Furthermore, the V200 can vary depending on external factors such as track condition, temperature or time of training. Therefore, in order to be able to compare several V200 (from the same horse or not) in a consistent way, it should be measured under similar conditions. If the recording conditions of the V200 differ too much, then the analysis will not be accurate.
V4 or VLa4 is the speed associated with a blood glucose level of 4 mmol/l. V4 is therefore reached when a horse has 4mmol of lactate (muscle waste) per litre of blood. This threshold is the transition point between aerobic and anaerobic effort. During an anaerobic type of effort, lactates become the majority source of energy creation.
V4 is therefore unique to each horse and varies according to its fitness level. Some breeds have a higher average V4 than others, highlighting the need to individualise training for each horse. If a horse’s V4 increases it means that its ability to remove lactates has improved, indicating better fitness and resistance to intense exercises. The faster lactates are eliminated, the better a horse is able to maintain its effort over time and the less risk of pain and injury.
However, like the V200, the V4 is dependent on many exogenous factors such as the track slope, type and quality of the ground. Therefore, researchers have established a variant: the HR4. This measures the heart rate of a horse when the 4mmol/l threshold is reached. Generally situated around 170 BPM, the FC4 is therefore independent of the exogenous factors mentioned above.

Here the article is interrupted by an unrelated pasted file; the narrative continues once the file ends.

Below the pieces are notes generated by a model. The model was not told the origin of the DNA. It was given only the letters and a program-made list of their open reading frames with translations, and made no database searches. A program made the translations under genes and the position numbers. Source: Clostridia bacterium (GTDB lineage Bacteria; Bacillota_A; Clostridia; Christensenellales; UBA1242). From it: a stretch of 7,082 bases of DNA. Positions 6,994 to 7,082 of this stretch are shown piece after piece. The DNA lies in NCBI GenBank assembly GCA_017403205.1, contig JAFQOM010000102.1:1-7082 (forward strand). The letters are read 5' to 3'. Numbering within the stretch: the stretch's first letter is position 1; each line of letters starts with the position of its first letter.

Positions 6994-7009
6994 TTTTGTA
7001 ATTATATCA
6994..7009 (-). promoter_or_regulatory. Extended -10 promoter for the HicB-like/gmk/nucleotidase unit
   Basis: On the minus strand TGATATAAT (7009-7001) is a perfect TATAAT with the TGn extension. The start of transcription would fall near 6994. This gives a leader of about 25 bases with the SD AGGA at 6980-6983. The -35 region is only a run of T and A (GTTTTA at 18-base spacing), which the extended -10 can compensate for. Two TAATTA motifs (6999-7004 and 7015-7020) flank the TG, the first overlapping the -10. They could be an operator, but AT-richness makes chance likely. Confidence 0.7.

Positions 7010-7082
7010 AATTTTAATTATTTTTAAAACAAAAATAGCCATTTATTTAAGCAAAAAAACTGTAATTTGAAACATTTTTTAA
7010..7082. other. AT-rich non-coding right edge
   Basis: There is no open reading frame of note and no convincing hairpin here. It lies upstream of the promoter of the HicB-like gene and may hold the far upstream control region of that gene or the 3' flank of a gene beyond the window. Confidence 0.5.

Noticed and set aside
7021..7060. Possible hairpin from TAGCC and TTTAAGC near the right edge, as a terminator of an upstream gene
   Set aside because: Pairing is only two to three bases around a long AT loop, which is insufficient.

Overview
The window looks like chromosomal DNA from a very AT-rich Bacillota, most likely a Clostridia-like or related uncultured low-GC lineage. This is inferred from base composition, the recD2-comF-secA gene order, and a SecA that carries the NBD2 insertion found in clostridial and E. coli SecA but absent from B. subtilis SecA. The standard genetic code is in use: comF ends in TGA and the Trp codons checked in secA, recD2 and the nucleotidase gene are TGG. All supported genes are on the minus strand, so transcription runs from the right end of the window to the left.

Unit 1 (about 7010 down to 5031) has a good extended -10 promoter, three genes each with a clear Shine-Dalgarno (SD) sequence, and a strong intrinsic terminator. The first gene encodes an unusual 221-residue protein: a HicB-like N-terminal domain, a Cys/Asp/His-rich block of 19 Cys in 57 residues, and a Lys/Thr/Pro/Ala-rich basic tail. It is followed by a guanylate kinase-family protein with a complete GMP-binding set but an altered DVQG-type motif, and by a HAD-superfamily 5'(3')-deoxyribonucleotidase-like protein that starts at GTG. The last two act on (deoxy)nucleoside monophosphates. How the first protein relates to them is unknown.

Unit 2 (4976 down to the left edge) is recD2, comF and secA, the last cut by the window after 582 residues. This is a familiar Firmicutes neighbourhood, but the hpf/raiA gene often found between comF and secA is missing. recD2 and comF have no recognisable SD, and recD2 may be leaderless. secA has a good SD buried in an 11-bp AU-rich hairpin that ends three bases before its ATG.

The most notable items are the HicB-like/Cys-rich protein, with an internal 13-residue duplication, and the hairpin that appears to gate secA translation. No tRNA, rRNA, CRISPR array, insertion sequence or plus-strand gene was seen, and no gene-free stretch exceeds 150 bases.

The use of heart rate to monitor and analyse physical effort is a common practice in all high performance sports. Racehorses, like any regular athlete, need this monitoring to perform and maximise their chances of winning.
Therefore, a thorough heart rate analysis with indicators such as V200 or V4 is fundamental to a successful training programme. Using heart rate is a guarantee of clear results. It allows to improve as much as possible the fitness of the monitored horse and to maximise its well-being while respecting its capacities.
EQUIMETRE’s mission is to facilitate the collection of heart rate data and to democratise its use in the equine industry. Obviously, heart rate is only one of many data points to be analysed. Arioneo also helps you collect and analyse valuable data on the speed of racehorses and their respective locomotion.